Irene Schofield

Report 12 FRM69

Created

Can anyone advise if the report 12 FRM69 (Proportion of planned EEP hours is greater than or equal to 50% of total planned hours and learner is not recorded with high needs) requires any specific action for Traineeship learners? Just wanted clarification as Traineeships do not require a higher level of planned learning hours against EEP? Thanks Irene

 

Replies

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David Dalby

I'm glad you asked this Irene, I've got the same "issue" and was trying to decide if I needed to do anything. I can't work out what I can do anyone as the hours recorded are the reality of the programme. Will be interesting to see other's responses.

Dave

Linnea Clarke

Same here - I have asked the ESFA for some advice on it - will let you know if I get a response.

Martin West

FRM69 – Proportion of planned EEP hours is greater than or equal to 50% of total planned hours and learner is not recorded with high needs.

Changes from previous funding year

Previously an internal report

Funding streams reviewed

16 to 19 study programmes; 16 to 18 traineeships; T levels

Relevant guidance

Non-qualification hours cover employment, enrichment, and pastoral (EEP) activity. These hours must be timetabled, organised and/or supervised by the institution. Institutions must always record work experience that is eligible for funding as employability, enrichment, and pastoral (EEP) hours. Work experience that the institution has planned, organised, and supervised will be recorded as non-qualification activity and should be identified in data returns using the work placement entity.

What you need to do (providers)

Review evidence, correct as necessary.

What we will do

Request evidence, determine action.

SimonL

Guessing for traineeships then as the majority will be EEP hours its a report that can be ignored once we have double checked? Not much we can do about it as the hours on EEP will be more than planned hours especially where learners are not doing maths or English. 

Sharon Ward

I have also asked the ESFA for guidance as I have no idea how to get around this

Chris Roberts

  1. ESFA expects non-qualification activity to be a coherent part of study programmes which support the delivery of nationally recognised qualifications for all students. Whilst recognising a higher level of non-qualification activity may be appropriate for some students on high needs programmes or those students who also hold an EHC plan. Some traineeships or supported internships programmes may also have a higher EEP content but are subject to the following guidance. For non-qualification activity to be eligible for funding, institutions must be able to evidence that they have incurred a cost in delivering the activity. For this reason, for example, homework after the end of the teaching day remains a non-fundable activity. In recording EEP hours as part of funding returns institutions must be able to evidence the costs they are incurring. For funding audit purposes, these costs should be reasonable and proportionate to the funding the EEP activity is generating. Additional funding audit attention will be made where the amount of EEP activity being funded makes up more than half the study programme funding. Where EEP activity is above this figure, auditors will need to see evidence of costs that can be directly related to the delivery of education and examples of recognised educational costs are now shown in Annex B: Table 1b.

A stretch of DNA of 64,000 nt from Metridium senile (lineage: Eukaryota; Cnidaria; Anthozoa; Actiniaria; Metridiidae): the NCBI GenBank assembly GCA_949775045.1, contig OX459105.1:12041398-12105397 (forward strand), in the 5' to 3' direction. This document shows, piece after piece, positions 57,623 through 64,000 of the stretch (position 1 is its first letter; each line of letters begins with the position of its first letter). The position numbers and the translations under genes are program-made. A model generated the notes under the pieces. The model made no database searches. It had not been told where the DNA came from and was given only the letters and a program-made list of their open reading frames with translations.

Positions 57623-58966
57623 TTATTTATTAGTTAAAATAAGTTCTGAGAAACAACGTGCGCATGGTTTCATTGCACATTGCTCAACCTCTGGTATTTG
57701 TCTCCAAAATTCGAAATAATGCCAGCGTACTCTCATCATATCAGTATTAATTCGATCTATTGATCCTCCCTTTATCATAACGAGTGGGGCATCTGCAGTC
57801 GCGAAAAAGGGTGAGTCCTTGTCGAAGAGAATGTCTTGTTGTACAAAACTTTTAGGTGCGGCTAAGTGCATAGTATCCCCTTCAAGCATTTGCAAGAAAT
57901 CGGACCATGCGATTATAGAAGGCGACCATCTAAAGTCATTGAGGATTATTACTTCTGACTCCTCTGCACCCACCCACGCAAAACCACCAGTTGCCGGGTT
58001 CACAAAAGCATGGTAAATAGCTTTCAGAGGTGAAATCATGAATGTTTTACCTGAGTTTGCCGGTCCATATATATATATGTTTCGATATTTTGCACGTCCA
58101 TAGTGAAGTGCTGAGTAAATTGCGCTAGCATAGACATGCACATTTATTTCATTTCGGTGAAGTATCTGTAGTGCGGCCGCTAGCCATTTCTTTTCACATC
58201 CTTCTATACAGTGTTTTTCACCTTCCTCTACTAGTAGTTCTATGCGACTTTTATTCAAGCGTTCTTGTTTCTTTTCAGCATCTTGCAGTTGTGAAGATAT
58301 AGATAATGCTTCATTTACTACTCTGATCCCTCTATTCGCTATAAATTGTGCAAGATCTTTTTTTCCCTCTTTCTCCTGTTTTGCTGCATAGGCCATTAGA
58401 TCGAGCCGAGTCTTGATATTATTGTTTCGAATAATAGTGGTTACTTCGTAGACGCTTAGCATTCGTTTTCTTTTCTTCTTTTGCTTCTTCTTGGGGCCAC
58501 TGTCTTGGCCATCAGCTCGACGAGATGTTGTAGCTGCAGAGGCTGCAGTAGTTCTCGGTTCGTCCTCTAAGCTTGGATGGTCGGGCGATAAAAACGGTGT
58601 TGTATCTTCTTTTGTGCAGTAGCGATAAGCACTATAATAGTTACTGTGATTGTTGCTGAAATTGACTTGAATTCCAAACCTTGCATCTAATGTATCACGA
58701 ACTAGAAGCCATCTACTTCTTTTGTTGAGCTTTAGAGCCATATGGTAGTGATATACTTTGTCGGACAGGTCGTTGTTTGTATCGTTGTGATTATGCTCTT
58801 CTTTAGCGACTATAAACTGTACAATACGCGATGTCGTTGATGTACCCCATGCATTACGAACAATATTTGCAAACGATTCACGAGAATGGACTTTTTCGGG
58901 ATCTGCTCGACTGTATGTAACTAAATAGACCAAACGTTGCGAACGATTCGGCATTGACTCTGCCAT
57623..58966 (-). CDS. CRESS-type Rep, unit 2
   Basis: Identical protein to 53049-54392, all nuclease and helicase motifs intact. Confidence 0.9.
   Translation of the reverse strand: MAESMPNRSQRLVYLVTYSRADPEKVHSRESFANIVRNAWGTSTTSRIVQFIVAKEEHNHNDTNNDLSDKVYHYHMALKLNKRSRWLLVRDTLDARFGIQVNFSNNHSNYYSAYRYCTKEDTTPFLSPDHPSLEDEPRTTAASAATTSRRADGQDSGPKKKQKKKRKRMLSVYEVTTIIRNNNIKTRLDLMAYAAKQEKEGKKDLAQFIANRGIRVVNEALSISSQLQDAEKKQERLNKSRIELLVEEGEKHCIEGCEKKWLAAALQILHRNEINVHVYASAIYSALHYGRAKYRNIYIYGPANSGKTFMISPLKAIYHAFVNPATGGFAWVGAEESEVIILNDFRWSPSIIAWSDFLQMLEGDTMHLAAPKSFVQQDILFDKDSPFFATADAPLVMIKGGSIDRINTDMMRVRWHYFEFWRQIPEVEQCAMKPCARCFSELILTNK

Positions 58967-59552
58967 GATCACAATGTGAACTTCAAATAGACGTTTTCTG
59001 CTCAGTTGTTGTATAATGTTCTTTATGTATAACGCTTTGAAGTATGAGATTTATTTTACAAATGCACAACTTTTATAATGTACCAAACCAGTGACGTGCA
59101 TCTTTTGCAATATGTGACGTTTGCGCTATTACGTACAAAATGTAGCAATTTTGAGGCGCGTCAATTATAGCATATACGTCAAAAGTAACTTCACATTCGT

Chris Roberts

The costs that are
usually recognised
as educational costs
are:
• Staffing costs that relate directly to delivery of education and
training – includes those involved in management of education
and training delivery
• Premises costs that relate directly to delivery of education and
training
• Education awarding body and examination registration costs
• Equipment and material costs that are wholly attributable to
the education/training delivery
• For non-qualification activity to be eligible for funding,
institutions must be able to evidence that they have incurred a
cost in delivering the activity that corresponds to the amount of
funding being recorded for this activity
The costs that
should not usually be
recognised as
educational costs
are:
• Staffing costs for those whose salaries (and other staffing
costs) are being met from the organisations (or a related
company) commercial activities
• If these costs are split between this heading and fundable
activities above, then a reasonable apportionment model
should be followed
• Building and premises costs that are not part of dedicated
education and training activities
• Other equipment costs that are incurred by the commercial
work of the organisation (or its related companies)
• No weekly wage or attendance allowance to individual
students can be included in recognised costs as part of
education costs – if students need paying they should be on
Apprenticeships and not study programmes
• Equipment and/or material costs which are not directly
attributable to education/training delivery or costs which are
being met from other sources of funding 

Steveh

FRM69 is an "are you sure?" report, you DON'T need to clear it.

Paul Rogers

If 16-18 year old traineeships do not need to be looked at, I do not understand why they are included in the report.

I'm glad I'm not the only one thinking why are they in there, so any clarification people get back would be appreciated.

 

Paul.

Steveh

Because they didn't think enough about it before releasing it? Surely not?